This approval was based on findings from the randomized phase 2 KEYNOTE-158 study, in which pembrolizumab elicited an ORR of 29%, with a 4% complete response rate in 102 patients with TMB-H tumors.5 The median duration of response was not reached with pembrolizumab; 57% of patients had response durations lasting 12 months or longer, and 50% had responses lasting 24 months or longer.
The KEYNOTE-158 trial included patients with small cell lung cancer, cervical, endometrial, anal, vulvar, neuroendocrine, salivary, and thyroid cancers, as well as mesothelioma.
“The FDA approval of pembrolizumab for patients with high TMB certainly provides an important option for many patients,” said senior study author Shiaw-Yih Lin, PhD, a professor in the Department of Systems Biology at The University of Texas MD Anderson Cancer Center.2 “However, we felt that it was important to look more closely at TMB status in a broader group of cancer types and establish approaches to harmonize TMB across various assays to enable clinicians to best utilize the recent FDA approval.”
The 9 tumor types that were included in the KEYNOTE-158 trial account for an estimated 11% of new cancer cases included in the study.1 About 25% of new cancer cases comprised subtypes that had a positive correlation between neoantigen load and CD8 T-cell infiltration, whereas about 50% of new cases were not associated with any correlation between neoantigen load and CD8 T-cell infiltration.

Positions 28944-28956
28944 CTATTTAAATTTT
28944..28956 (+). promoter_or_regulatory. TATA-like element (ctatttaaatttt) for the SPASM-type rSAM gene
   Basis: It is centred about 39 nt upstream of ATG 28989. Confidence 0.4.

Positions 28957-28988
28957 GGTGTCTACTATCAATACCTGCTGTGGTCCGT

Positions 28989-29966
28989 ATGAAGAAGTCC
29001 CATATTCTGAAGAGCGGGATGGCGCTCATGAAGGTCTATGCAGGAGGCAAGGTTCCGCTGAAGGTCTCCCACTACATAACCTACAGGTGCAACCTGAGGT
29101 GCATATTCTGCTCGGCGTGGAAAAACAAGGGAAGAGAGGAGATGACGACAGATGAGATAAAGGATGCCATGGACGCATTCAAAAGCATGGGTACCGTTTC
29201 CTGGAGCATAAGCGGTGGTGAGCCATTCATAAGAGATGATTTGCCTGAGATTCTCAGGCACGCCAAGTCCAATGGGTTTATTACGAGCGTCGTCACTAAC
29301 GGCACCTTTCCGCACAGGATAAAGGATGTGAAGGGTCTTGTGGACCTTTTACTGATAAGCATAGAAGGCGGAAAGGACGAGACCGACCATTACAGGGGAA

As such, evaluating whether TMB-H could serve as a predictive biomarker in the latter subgroup was relevant to a large proportion of patients.
The study evaluated over 10,000 patients across 31 cancer types who had available data in The Cancer Genome Atlas (TCGA). Samples were categorized by whether CD8 T-cell infiltration positively correlated with neoantigen load.
TMB-high status was defined as 10 mut/Mb determined in the context of F1CDx assay genes or when treated as a continuous variable.
Further results revealed that bulk ORRs were not significantly different between the group of cancers that demonstrated correlation between neoantigen load and CD8 T-cell infiltration and the group that did not demonstrate a correlation between the 2 variables.
Overall survival analysis, as well as treating TMB as a continuous variable, yielded similar results.
In addition, the study found that the F1CDx assay overestimated TMB-H cancer-related genes compared with TMB from whole-exome sequencing data in 25 of 31 cancer types analyzed. Moreover, a negative correlation was observed between the median TMB in a given cancer type and the degree of TMB-H overestimation.
The study was limited by its retrospective nature, use of various DNA sequencing approaches, and variations in checkpoint inhibitors and clinical outcomes reported; however, the findings suggest that additional studies should be done to improve cancer type–specific assessment of TMB from targeted sequencing and activity of checkpoint inhibition in TMB-H tumors before TMB becomes a broadly utilized biomarker.
“While TMB status does show value in predicting response to immune checkpoint blockade in several cancer types, this was not generalizable across all cancers. For those cancer types where a high TMB does not appear to increase immunogenicity, additional prospective studies are needed to determine if TMB status can be an effective clinical biomarker and at what threshold,” concluded McGrail.2